Saturday, April 22, 2006


Oh lord...I mean Judge

How hot am I? I see Justice Minister Michael McDowell (pictured left wearing his Dolly Parton wig) has decided to deal with the British legal traditions which are still in evidence in Irish courts to this day.

As the Irish Independent reports:

"From next week, judges will be called exactly what they are - judges.

"Long-accepted, but antiquated, forms of address including "Yes, my lord", "No, my lord" and "lordship" are set to be replaced with far more simple replies like "Yes, judge"."

On Thursday Mr McDowell announced that the official mode of legalspeak used when addressing the Supreme Court and High Court's superiors is to be consigned to history. The new mode of addressing judges will come into effect from next Tuesday.

The minister emphasised that he was doing his bit for the Republican state in light of the recent Easter celebrations:

"I think it is appropriate that, under a republican constitution, the old-fashioned mode of address has been ended."

Alot of you may be wondering why it's taken so long for this to happen and why the Irish State didn't change things straight away after independence. Well, as this article in the Sunday Times reveals, efforts were made but they never really came to much:

"Since the 1150s, when Henry II introduced the common law system empowering judges to dispense justice on behalf of the king, commoners have been required to treat them as nobles, and deploy a host of titles such as "my lord".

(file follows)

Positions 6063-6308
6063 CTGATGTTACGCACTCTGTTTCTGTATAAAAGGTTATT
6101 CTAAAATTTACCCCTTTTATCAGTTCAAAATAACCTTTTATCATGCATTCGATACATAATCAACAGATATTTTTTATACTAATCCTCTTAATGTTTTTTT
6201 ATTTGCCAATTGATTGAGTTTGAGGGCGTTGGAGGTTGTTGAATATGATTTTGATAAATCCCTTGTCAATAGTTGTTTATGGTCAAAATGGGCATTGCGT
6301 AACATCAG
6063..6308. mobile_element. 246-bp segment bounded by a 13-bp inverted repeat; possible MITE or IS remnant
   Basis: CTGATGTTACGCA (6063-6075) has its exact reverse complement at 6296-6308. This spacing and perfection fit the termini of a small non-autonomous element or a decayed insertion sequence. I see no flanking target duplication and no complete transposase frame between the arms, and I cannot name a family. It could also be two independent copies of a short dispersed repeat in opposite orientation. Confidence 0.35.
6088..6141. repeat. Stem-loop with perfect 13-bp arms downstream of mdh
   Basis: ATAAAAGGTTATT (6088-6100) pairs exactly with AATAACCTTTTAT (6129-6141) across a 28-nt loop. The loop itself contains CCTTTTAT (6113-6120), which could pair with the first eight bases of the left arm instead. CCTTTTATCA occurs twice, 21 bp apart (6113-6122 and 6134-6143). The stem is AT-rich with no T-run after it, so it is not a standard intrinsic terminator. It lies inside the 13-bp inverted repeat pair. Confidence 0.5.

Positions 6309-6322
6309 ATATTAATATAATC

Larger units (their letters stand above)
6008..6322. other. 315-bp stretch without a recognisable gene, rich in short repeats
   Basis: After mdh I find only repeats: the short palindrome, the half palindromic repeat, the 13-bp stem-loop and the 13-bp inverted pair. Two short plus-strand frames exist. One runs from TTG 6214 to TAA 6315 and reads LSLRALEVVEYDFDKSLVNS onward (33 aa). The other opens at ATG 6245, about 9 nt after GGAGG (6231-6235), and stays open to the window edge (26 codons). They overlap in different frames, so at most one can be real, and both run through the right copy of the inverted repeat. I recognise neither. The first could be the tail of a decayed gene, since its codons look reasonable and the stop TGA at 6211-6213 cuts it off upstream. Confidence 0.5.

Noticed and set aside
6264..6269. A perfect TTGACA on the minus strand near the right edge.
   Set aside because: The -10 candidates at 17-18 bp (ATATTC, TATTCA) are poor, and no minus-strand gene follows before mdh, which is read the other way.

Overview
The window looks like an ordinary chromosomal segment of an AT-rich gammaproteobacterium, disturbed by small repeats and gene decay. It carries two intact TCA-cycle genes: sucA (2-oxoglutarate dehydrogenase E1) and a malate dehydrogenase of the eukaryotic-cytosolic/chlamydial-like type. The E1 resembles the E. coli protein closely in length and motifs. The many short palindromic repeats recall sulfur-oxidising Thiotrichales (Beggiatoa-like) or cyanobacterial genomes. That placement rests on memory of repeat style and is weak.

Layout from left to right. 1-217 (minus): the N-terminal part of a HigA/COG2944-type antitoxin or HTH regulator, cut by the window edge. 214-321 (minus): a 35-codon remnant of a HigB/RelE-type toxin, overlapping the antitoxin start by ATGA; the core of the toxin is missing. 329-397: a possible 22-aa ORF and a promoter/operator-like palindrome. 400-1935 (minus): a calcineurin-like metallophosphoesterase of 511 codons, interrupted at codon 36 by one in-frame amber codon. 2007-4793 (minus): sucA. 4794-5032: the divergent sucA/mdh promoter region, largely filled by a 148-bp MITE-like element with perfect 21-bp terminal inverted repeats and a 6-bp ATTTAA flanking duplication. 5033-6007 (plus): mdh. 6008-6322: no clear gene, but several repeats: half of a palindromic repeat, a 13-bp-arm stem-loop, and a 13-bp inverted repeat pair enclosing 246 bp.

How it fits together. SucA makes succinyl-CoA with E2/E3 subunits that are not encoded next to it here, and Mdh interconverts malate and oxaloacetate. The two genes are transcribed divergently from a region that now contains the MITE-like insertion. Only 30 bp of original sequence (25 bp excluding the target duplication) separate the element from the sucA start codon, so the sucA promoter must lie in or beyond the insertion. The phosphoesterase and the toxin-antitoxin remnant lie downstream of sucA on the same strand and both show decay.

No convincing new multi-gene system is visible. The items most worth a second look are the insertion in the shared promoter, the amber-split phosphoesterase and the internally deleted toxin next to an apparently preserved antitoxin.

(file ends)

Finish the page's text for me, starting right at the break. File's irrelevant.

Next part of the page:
"Despite attempts to abolish the practice in Ireland after independence in 1922, it has clung on. In fact, the new rule has existed since 1961 but the Irish courts refused to adopt it in practice. This was despite the fact that Article 40 of the Irish constitution says "titles of nobility shall not be conferred by the state" and no title of nobility or honour may be accepted by any citizen.

"Upon his appointment in 1924 the first Irish chief justice, Hugh Kennedy, asked the Dail to scrap judges’ titles, but the request was refused. Kennedy also proposed new designs of wigs and gowns for the judiciary but they were also turned down.

"In 1961, when the Dail finally established the court system, the law stated that judges were to be addressed simply by their title and name, yet the honorifics persisted.

"In the 1980s, the appointment of the late Justice Mella Carroll as the first female High Court judge prompted widespread confusion among barristers as to whether to refer to her as "your ladyship" or "your lordship". Carroll insisted on being called Judge."

I'm pleased to see this change come into place as it's stupid in my opinion for a republic like ours to preach all these republican values while at the same time turning a blind eye to titles and ranks still in effect in Irish courtrooms!

When I want to use the term 'Lord', I go to Church, and when I want to see people in wigs, I go to the circus. It's time we restored some much needed credibility to the legal profession in this country.

It's a sad indictment on this state that it's taken until 2006 for this matter to be dealt with.
That folks, is a farce, and you don't need to wear a wig and call yourself 'Lord' to make that judgement call.


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